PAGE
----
Friday, December 27, 2013

Goals for a new year - Planning for 2014

Reading
I set a goal to read 60 books in 2013.  I started reading 63, completing 60 of them.  (I just started #64, and I'm pretty sure I'll finish before the end of the year, probably before the end of this weekend, so I'll finish 61.)  If you're curious, you can see the list of what I read here: 2013 books

My 2014 reading goals are:
  1. Read 65 books
  2. Finish reading Les Miserables
  3. Finish reading East of Eden
Running
I don't remember setting any definite running goals for 2013.  If I did, I didn't write them down anywhere or make any kind of record of what they were. So, in the course of the year, any that may have been thought about got lost in the shuffle of life over the year.  And that was bad.  Well, not exactly bad, but not good either. 

Everything just kind of floundered.  I ran, but not that much. Certainly not any more than the bare minimum needed to get to the finish line of my races.  I didn't push any limits; I gave in to excuses. Which led to a yearly mileage of just under 700 miles, dropping out of 2 races I registered for, getting slower instead of faster as the year went on, and zero new PR's for any of my races.

Sooo... That's all going to change in 2014.   I am hereby declaring 2014 to be the year of the PR.

My running goals for 2014 are:
  1. Run at least 1000 miles over the year.
  2. Get a PR in the 5k (under 29 minutes by or at the Winter Series 5k in December)
  3. Get a PR in the half marathon (under 2:25 by or at the Marshall Half in November)
  4. Get a PR at the Dirty Dog 15k (under 2:25, in May)

Tuesday, December 24, 2013

Finding Christmas

“Yeah, there's a lot of bad 'isms' floatin' around this world, but one of the worst is commercialism. Make a buck, make a buck. Even in Brooklyn it's the same - don't care what Christmas stands for, just make a buck, make a buck.”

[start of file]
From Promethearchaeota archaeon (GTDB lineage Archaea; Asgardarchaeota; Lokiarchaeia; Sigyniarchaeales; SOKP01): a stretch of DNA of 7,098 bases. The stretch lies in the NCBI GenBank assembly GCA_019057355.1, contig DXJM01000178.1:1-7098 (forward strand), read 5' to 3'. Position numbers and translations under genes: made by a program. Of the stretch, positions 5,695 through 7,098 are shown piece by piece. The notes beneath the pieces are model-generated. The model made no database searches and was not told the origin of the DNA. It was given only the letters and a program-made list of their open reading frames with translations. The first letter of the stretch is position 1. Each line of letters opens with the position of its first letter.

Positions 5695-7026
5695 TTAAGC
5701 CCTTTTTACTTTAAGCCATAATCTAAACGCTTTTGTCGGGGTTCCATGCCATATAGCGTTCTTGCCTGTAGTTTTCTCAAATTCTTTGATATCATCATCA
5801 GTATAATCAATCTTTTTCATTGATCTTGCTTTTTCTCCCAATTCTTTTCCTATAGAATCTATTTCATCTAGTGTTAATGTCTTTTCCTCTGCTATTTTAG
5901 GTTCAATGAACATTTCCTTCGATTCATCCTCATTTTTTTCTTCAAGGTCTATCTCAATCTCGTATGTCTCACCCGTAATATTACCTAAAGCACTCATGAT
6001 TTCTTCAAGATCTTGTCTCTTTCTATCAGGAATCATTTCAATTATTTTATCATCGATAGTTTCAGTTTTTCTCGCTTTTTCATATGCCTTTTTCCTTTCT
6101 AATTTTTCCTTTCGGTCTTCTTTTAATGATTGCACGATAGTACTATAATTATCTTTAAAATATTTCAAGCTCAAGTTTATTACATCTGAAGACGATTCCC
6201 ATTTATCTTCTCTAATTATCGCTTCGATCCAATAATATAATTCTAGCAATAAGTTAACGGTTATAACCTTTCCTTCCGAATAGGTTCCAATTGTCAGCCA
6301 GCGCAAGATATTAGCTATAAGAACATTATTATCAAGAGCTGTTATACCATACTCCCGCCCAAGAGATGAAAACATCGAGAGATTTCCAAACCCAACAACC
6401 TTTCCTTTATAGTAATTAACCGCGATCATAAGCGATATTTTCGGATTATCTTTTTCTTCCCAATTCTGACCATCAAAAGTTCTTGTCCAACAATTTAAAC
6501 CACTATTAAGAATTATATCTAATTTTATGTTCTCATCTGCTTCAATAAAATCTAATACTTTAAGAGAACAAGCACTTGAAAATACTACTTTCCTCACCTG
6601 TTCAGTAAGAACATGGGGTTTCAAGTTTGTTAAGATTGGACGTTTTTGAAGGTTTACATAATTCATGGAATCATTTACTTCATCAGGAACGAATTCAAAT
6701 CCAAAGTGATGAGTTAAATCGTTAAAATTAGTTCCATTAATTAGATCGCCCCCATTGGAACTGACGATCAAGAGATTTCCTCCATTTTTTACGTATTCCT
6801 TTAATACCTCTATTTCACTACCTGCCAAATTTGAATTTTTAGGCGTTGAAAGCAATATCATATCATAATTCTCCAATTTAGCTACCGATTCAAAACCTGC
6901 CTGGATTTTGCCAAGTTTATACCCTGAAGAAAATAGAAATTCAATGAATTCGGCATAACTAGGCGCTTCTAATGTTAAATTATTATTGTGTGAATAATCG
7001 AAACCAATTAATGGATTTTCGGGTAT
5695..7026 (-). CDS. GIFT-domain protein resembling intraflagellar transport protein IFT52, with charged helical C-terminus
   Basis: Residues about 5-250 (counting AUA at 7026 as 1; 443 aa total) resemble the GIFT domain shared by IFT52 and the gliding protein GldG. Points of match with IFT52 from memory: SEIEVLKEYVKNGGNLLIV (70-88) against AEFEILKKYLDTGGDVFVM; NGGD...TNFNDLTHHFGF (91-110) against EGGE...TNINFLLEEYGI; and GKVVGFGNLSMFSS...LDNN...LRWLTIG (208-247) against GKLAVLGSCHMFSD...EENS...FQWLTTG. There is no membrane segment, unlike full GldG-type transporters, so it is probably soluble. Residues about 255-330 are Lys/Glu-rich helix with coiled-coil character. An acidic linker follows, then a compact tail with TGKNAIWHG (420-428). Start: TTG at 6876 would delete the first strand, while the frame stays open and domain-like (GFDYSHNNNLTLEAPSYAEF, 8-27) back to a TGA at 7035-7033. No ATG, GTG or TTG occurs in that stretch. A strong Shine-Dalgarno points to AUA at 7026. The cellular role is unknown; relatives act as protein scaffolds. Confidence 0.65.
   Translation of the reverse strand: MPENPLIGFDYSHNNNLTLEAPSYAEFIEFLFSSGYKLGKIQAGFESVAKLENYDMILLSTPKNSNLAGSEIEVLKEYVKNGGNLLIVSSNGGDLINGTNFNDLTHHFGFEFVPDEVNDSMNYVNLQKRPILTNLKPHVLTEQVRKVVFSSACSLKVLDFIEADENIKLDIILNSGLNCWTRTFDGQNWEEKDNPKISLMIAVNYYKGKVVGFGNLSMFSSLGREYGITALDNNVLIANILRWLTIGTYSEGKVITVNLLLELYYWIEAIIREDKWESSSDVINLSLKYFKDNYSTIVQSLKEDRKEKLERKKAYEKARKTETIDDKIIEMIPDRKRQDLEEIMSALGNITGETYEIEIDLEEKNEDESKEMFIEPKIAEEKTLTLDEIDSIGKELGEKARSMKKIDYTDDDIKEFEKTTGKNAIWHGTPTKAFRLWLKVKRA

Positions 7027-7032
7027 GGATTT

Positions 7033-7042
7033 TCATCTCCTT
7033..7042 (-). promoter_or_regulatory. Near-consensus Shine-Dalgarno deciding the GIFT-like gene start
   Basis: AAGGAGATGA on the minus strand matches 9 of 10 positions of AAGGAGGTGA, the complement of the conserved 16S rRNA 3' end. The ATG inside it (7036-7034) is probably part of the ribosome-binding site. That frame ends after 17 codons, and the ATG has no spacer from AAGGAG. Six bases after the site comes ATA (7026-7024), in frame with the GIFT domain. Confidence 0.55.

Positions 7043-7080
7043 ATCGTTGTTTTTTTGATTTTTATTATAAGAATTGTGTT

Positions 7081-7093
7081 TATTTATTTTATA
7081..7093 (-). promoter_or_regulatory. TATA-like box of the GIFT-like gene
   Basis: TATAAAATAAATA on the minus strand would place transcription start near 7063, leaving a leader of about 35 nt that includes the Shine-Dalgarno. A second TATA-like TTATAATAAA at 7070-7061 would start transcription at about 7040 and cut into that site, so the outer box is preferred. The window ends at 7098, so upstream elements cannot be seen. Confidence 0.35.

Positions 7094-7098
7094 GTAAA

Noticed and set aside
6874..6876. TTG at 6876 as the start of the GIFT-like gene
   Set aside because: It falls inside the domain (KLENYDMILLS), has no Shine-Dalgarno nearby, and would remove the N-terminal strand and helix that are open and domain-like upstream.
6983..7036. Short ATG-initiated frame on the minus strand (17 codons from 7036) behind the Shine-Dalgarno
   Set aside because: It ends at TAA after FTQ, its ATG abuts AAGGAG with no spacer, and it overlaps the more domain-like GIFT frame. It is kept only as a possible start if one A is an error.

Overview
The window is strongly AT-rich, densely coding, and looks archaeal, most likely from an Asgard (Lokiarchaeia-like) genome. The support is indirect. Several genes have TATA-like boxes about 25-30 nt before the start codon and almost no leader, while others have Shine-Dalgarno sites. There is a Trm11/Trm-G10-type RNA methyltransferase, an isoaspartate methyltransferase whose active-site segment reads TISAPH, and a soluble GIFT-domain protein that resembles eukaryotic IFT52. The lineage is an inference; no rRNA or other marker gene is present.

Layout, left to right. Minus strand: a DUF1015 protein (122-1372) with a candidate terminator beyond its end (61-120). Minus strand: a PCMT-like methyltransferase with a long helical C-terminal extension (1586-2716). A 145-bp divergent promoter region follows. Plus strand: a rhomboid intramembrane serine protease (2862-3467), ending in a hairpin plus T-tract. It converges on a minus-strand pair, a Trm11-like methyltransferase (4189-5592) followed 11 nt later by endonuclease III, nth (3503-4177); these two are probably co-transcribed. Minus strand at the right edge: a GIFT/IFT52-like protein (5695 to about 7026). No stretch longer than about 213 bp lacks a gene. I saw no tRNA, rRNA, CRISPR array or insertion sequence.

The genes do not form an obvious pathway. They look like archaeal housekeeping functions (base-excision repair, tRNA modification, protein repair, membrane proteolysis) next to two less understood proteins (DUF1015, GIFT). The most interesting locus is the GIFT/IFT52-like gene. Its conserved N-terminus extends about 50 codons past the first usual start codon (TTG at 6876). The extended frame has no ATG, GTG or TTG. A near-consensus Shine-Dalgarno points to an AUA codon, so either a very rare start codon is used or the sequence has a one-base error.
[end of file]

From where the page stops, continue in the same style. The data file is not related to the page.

– Alfred, “Miracle on 34th Street”
 
"You see, Mrs. Walker, this is quite an opportunity for me. For the past 50 years or so I've been getting more and more worried about Christmas. Seems we're all so busy trying to beat the other fellow in making things go faster and look shinier and cost less that Christmas and I are sort of getting lost in the shuffle."
 
- Kris Kringle, "Miracle on 34th Street"
 
 
 
Charlie Brown: “Actually, Lucy, my trouble is Christmas. I just don’t understand it. Instead of feeling happy, I feel sort of let down.”...

Charlie Brown: “It’s all wrong.”  Lucy: “Look Charlie, Let’s face it. We all know Christmas is a big commercial racket. It’s run by a big eastern syndicate you know.”
 
– “A Charlie Brown Christmas”


“They're finding out now that no Christmas is coming! They're just waking up, I know just what they'll do. Their mouths will hang open a minute or two, then the Whos down in Whoville will all cry, "Boo Hoo." That's a noise... “ grinned the Grinch, “That I simply *must* hear!”  So he paused - and the Grinch put a hand to his ear. And he *did* hear a sound rising over the snow. It started in low... then it started to grow.   But this... this sound wasn't sad. Why... this sound sounded glad. Every Who down in Whoville, the tall and the small, was singing, without *any* presents at all! He hadn't stopped Christmas from coming, it *came*! Somehow or other... it came just the same.

 “And the Grinch, with his Grinch-feet ice cold in the snow, stood puzzling and puzzling, how could it be so? It came without ribbons. It came without tags. It came without packages, boxes or bags. And he puzzled and puzzled 'till his puzzler was sore. Then the Grinch thought of something he hadn't before. What if Christmas, he thought, doesn't come from a store. What if Christmas, perhaps, means a little bit more.”
 
– Dr. Seuss, “How the Grinch Stole Christmas”

 

Charlie Brown: “Isn’t there anyone who knows what Christmas is all about?”
Linus: “Sure Charlie Brown. I can tell you what Christmas is all about.”

 And there were in the same country shepherds abiding in the field, keeping watch over their flock by night. And lo, an angel of the Lord came upon them, and the glory of the Lord shown round about them. And they were sore afraid. And the angel said unto them, “Fear not, for behold, I bring you tidings of great joy which will be to all people. For unto you is born this day in the city of David a savior, which is Christ the Lord. And this shall be a sign unto you. Ye shall find the babe wrapped in swaddling clothes lying in a manger.” And suddenly there was with the angel a multitude of the heavenly hosts, praising God and saying, “Glory to God in the highest, and on Earth peace, goodwill toward men." – Luke 2:8-14
 
“That’s what Christmas is all about, Charlie Brown.”

Thursday, December 12, 2013

Race Report(s) - My Double Race Weekend